Bicolor flowering dahlia (Dahlia variabilis) consists of cultivars having petals with colored bases and white tips. A prominent feature of bicolor dahlia cultivars is the lability, or instability, of petal colors: Instead of producing the original bicolor petals, the cultivars frequently produce single-colored petals without white tips. The red–white bicolor flowering cultivar ‘Yuino,’ which predominantly produces inflorescences with only bicolor petals, often produces inflorescences with only red petals or mixed inflorescences with both red petals and bicolor petals. In this issue (pp. 177-186), Ohno et al. reveal a strong relationship between inflorescence color and flavonoid accumulation in leaves: red-petal-producing plants accumulated flavonoids in leaves, whereas plants producing only bicolor petals tended to not accumulate flavonoids in leaves. This indicates that petal color lability can be interpreted as a phenotypic change at the whole-plant level.
(Provided by S. Ohno : Kyoto University)

Vol.85, No.1 (January 2016)

Cytoplasmic male sterility (CMS) is a useful system for hybrid seed production in crop species. In eggplant, CMS systems have been developed utilizing the cytoplasm of wild Solanum species by repeated backcrossing. The CMS systems are classified into two types. The first one is anther indehiscent-type sterility (second from left of bottom photographs) in which anther contains normal pollen but does not open to release. The second one is pollen non-formation-type sterility (fourth from left of bottom photographs) in which anther of male-sterile lines is completely devoid of pollen. In this issue (pp. 1–7), Khan and Isshiki describe cytoplasmic male sterility in eggplant, focusing on its development, characterization, and fertility restoration, as well as the development of a SCAR marker linked to Rf genes.
(Provided by S. Isshiki : Saga University)

Vol.84 (2015)

Vol.84, No.4 (October 2015)

Transposable elements (TEs) are mobile genetic elements in the eukaryotic genome. TEs are divided into class I (retrotransposons) and class II (DNA transposons). Retrotransposons are especially abundant in higher plant genomes. As retrotransposon insertions with high copy numbers are dispersed throughout these genomes and are inherited genetically, insertion polymorphisms among crop cultivars have been used as molecular markers. Recently, we have developed an efficient method of screening long terminal repeats (LTRs) of retrotransposon families that exhibit high insertion polymorphisms among crop cultivars using a next-generation sequencing (NGS) platform. In addition, we have identified the insertion sites of these identified retrotransposon families on the genome-wide scale in several cultivars with a NGS platform, which enabled us to acquire several molecular markers for DNA genotyping. Among these insertion sites, cultivar-specific insertion sites can be utilized as molecular markers for cultivar discrimination. Our results indicated that the targeted sequencing of retrotransposon insertion sites was highly effective for DNA genotyping and marker development without requiring any whole-genome sequence information. In our review (pp. 283–294), we describe the development of retrotransposon-based molecular markers with the NGS platform in several plant species such as strawberry, citrus, apple, and sweetpotato.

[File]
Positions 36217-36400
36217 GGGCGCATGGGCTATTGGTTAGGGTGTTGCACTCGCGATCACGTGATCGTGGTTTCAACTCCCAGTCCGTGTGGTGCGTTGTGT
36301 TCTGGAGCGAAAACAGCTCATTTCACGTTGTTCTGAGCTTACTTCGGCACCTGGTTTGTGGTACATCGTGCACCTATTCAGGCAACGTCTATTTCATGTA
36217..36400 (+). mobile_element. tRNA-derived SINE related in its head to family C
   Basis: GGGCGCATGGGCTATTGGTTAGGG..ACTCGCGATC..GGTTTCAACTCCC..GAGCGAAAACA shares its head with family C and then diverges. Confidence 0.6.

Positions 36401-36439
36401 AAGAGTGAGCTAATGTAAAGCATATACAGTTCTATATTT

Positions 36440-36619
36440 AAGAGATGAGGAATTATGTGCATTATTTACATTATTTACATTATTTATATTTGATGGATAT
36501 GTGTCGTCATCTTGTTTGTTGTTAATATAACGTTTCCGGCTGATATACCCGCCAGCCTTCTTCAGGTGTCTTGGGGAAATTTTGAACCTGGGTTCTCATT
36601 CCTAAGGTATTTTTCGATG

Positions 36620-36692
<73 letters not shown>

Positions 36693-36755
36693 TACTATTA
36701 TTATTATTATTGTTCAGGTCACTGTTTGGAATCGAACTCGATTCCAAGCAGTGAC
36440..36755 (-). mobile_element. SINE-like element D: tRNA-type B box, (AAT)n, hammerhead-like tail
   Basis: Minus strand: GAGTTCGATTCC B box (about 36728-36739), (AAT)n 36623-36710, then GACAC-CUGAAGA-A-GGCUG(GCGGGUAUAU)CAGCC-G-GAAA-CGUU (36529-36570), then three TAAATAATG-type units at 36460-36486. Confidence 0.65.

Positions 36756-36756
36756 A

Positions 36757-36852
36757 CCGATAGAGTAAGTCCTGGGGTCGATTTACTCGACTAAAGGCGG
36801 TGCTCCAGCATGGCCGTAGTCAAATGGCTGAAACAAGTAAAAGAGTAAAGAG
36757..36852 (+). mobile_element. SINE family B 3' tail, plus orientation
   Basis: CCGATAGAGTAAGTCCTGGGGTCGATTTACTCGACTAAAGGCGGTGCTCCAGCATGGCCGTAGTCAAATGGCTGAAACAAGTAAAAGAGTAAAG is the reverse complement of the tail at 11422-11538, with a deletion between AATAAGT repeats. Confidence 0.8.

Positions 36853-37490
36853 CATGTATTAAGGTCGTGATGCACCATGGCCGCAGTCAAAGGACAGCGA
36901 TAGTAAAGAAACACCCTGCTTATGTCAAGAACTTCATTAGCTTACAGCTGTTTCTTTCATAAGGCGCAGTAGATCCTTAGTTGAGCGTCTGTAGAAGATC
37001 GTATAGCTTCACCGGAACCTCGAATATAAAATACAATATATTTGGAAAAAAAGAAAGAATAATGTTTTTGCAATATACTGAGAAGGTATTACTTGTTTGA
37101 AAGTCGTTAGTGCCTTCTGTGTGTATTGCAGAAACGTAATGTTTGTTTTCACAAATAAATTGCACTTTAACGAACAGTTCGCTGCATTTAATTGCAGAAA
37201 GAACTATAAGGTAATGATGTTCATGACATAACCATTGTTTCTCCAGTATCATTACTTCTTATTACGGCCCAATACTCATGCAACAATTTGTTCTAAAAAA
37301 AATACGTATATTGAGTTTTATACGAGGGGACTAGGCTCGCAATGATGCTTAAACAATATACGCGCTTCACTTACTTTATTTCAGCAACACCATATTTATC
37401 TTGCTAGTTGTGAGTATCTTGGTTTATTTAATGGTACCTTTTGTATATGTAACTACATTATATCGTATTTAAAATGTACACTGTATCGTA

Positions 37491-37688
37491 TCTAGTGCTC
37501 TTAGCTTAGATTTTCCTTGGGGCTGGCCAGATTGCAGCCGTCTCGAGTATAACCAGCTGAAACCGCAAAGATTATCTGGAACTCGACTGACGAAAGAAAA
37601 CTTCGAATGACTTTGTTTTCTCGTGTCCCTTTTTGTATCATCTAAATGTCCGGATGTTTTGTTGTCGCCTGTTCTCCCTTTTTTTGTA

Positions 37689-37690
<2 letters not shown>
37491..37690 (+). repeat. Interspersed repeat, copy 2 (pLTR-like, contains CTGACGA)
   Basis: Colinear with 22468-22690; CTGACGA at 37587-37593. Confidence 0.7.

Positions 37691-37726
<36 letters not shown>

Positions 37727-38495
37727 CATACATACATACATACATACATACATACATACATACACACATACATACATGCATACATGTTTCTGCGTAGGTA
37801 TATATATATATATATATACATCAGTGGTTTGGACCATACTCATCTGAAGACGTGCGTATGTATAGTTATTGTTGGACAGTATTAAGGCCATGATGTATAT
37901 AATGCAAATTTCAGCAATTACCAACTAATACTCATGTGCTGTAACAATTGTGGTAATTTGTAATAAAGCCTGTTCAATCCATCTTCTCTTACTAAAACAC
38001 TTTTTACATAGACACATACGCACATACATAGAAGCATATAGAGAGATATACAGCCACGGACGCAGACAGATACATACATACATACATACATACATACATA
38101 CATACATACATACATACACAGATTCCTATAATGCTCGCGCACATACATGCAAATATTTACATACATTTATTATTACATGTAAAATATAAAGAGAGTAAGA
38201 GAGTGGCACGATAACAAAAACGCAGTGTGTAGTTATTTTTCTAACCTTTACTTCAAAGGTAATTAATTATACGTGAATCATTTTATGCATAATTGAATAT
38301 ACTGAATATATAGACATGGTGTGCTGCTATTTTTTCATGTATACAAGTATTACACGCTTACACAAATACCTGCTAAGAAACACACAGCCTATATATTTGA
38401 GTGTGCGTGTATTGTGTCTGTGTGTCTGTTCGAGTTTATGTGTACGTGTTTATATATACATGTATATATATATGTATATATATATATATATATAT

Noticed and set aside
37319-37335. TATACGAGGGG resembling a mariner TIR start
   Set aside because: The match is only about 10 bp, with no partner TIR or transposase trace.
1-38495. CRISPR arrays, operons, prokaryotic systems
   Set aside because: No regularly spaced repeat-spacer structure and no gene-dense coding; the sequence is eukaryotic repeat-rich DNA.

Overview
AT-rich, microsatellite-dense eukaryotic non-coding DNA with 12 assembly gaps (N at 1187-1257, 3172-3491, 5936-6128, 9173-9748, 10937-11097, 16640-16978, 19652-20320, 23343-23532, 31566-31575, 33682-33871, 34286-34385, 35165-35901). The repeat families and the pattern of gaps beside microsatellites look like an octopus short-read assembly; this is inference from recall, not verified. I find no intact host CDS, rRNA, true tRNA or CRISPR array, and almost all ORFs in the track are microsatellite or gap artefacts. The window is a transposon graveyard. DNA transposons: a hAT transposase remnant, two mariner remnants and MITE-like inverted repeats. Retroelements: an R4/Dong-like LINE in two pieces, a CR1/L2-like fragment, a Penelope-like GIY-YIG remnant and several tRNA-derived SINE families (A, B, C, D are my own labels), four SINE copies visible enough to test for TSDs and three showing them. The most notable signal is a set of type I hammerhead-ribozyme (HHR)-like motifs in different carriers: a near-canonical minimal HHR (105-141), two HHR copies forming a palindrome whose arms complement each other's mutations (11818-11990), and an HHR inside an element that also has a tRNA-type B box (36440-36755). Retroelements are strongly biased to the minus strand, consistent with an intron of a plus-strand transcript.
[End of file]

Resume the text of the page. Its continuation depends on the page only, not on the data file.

(Provided by Y. Monden: Okayama University)

Vol.84, No.3 (July 2015)

Light and temperature are important environmental factors that affect flavonoid accumulation in grape berry skin. However, the components of light signaling and low-temperature-induced abscisic acid (ABA) signaling networks related to flavonoid biosynthesis have not been fully elucidated. In this issue (pp. 214–226), Azuma et al. discuss how they utilized a grape oligo-DNA microarray (38,549 independent probes) that adopts the publicly available genomic sequence of grape to perform a comprehensive transcriptome analysis of detached grape berries cultured under different light and temperature conditions. Using microarray data, the authors identified 40 light-inducible genes, 55 low-temperature-inducible genes, and 34 light- plus low-temperature-inducible genes. From the expression characteristics of three candidate genes, the authors hypothesized that elongated hypocotyl 5 (HY5), open stomata 1 (OST1), and enhanced response to ABA 1 (ERA1) might be involved in flavonoid biosynthesis via light signaling and low-temperature-induced ABA signaling. In addition, the extensive catalog of gene expression patterns defined in their study will support future investigations of other grape berry skin candidate genes that respond to light and temperature.
(Provided by  A. Azuma: NARO Institute of Fruit Tree Science)

Vol.84, No.2 (April 2015)

Genetic transformation approaches have been taken for the functional analyses of cloned genes involved in flavonoid biosynthesis. In such studies, both homologous and heterologous plants have been used as hosts for the genetic transformation. Examples include petunia, torenia, Nicotiana, and Arabidopsis. In this issue (pp. 131–139), Takatori et al. utilized Ipomoea nil (Japanese morning glory) as the heterologous host for the transgenic complementation (right) of the flavonoid 3′-hydroxylase (F3′H) gene cloned from Eustoma grandiflorum (lisianthus; upper left), because an authentic magenta mutant of this species, I. nil ‘Violet’ (lower left), has a deficient F3′H gene. The authors demonstrated that the lisianthus F3′H gene encodes a functional flavonoid 3′-hydroxylase. In addition, their study underscored the use of I. nil as a valuable model organism for molecular genetic studies of flower pigments. This is the first report of both the cloning of the lisianthus F3′H gene and the transgenic complementation using a heterologous host of Japanese morning glory carrying a mutant allele of the corresponding gene.
(Provided by  K. Shimizu: Kagoshima University)

Vol.84, No.1 (January 2015)

The carnation is a very popular gift on Mother’s Day and other occasions. Along with chrysanthemum and rose, carnation is one of the most commercially important ornamental crops in Japan and around the world. To produce new cultivars efficiently and speed up breeding, linkage analysis and the development of markers for bacterial wilt resistance derived from line 85-11 and Dianthus capitatus ssp. andrzejowskianus had been conducted (lower). Recently, the genome sequencing of ‘Francesco’ (upper left), the leading carnation cultivar in Japan, was conducted and the results were made available in the sequence database (upper right). In this issue (pp. 3–13), Yagi describes recent advances in the genome analysis of ornamental plants, with focus on carnation. Genome sequencing analysis of other ornamentals is expected in the near future. Such advances mark the beginning of a new era in the breeding of ornamentals.
(Provided by M. Yagi: NARO Institute of Floricultural Science)